Improving legal certainty and reducing litigation costs. Patents on inventions with a high market value are frequently the subject of litigation. Due to the lack of a unified litigation system, this leads to parallel lawsuits in different countries and divergent outcomes. The Unitary Patent will be under the exclusive competence of the Unified Patent Court. It will thus depend only on a single set of rules. This should guarantee a unified application of the law and prevent any parallel and discordant law suit. Finally, the decisions of the UPC, will have authority in all participating Member States.

When will it be possible to apply for a Unitary Patent?

Patent holder will be able to request unitary effect for any European patent granted on or after the date of entry into force of the UPC Agreement. It will however not be possible to request unitary effect for patents granted before that date.

In which countries will the Unitary Patent be available?

The Unitary Patent will be available in the participating Member States that have signed and ratified the UPC Agreement.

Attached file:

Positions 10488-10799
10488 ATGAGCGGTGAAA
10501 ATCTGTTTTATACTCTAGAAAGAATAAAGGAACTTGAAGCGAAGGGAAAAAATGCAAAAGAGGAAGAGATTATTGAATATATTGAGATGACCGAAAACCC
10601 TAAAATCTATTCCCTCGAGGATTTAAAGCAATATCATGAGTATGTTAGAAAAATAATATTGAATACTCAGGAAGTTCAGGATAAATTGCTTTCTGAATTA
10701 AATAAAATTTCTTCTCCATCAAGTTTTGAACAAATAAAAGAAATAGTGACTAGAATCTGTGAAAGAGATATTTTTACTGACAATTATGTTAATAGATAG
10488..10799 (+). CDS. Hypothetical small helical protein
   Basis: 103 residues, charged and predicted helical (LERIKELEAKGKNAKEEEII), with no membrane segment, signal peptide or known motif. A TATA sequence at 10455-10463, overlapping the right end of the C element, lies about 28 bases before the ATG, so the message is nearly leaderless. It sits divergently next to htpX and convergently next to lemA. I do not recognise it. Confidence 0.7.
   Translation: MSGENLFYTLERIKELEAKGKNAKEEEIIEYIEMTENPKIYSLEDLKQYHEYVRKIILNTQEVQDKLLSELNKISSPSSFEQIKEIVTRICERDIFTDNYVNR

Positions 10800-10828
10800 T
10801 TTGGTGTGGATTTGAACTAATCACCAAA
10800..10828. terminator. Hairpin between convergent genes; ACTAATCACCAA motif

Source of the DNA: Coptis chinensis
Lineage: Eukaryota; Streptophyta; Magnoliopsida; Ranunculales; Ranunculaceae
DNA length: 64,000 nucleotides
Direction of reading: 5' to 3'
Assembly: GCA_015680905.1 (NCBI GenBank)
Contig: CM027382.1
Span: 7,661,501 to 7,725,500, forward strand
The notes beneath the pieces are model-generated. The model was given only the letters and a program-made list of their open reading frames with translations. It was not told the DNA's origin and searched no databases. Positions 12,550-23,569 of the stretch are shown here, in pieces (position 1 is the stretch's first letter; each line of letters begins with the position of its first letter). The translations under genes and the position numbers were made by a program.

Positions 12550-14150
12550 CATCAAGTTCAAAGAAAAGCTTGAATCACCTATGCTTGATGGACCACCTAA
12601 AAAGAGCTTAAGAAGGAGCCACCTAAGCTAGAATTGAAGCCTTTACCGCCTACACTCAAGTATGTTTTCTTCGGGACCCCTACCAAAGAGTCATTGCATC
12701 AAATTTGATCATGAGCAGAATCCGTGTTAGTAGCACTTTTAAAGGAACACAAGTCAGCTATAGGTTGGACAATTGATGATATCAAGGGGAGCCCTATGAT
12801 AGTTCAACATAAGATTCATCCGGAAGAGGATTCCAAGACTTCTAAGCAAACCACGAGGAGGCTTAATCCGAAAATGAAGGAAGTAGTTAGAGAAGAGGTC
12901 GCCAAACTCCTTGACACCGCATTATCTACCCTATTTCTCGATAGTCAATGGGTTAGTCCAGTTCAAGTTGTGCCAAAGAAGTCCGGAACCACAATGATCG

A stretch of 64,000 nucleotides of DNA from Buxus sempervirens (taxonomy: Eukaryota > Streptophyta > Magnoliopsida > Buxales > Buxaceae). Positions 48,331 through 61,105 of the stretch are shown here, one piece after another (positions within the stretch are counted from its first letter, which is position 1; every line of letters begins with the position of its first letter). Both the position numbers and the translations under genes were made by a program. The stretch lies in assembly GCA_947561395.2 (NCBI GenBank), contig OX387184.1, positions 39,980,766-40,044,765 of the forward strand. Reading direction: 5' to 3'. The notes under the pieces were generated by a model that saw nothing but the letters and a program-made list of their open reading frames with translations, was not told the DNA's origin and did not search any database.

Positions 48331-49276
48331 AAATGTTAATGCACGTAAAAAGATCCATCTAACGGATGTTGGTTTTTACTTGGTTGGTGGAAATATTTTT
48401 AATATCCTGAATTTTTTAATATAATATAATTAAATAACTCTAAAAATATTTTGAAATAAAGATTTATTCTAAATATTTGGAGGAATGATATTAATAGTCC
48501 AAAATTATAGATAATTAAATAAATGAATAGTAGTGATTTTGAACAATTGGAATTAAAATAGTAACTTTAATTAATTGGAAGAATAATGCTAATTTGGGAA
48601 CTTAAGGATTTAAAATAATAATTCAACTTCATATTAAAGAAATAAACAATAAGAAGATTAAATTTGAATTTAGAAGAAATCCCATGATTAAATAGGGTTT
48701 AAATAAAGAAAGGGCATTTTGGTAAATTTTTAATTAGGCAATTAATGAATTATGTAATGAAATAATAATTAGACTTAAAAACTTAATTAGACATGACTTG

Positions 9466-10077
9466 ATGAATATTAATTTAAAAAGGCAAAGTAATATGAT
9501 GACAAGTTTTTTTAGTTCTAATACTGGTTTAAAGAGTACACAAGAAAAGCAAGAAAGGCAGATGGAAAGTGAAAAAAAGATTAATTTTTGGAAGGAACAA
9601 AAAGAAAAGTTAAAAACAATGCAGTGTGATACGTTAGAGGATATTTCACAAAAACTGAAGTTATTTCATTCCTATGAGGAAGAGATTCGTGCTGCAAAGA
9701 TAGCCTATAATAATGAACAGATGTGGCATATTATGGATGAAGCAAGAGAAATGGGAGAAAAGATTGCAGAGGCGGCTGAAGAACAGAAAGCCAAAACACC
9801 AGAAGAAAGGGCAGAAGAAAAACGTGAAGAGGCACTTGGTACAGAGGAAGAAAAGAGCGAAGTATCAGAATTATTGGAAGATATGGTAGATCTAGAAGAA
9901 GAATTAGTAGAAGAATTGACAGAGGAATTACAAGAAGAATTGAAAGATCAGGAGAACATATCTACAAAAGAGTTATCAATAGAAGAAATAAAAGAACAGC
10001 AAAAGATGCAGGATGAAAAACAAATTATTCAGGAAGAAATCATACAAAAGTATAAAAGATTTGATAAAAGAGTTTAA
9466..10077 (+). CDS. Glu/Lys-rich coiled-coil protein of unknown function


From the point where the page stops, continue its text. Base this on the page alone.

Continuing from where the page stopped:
26 countries (all EU Member States besides Spain and Croatia) have adopted the European Regulations. 25 countries (all EU member states except Spain, Croatia and Poland) signed the UPC Agreement. However, only 15 Member States have so far ratified the UPC Agreement.

The Unitary Patent will be available for the territories of the Member States that have ratified the UPC Agreement. Hence although the Unitary Patent may one day be available for 26 countries, it will start off with less countries.   The Unitary Patent will however cover the territory of at least 17 countries (ie the 15 member states that have already ratified the UPC Agreement + UK and Germany). The extension of the Unitary Patent’s territorial coverage will thus be progressive as the rest of the Member States will ratify the agreement over time.

Renewal fees:

To maintain a Unitary Patent, the patent holder will have to pay an annual renewal fee directly to the EPO.

The Select Committee endorsed in December 2015 the True Top 4 proposal for the renewal fees applicable to the Unitary Patent. The True Top 4 corresponds to the total sum of the renewal fees currently paid for the four most frequently validated countries. These are: Germany, France, UK and the Netherlands. The True Top 4 gives also special consideration to the situation of the SMEs.

2nd year: 35 EUR12th year: 1, 775 EUR
3rd year: 105 EUR13th year: 2, 105 EUR
4th year: 145 EUR14th year: 2, 455 EUR
5th year: 315 EUR15th year: 2, 830 EUR
6th year: 475 EUR16th year: 3, 240 EUR
7th year: 630 EUR17th year: 3, 640 EUR
8th year: 815 EUR18th year: 4, 055 EUR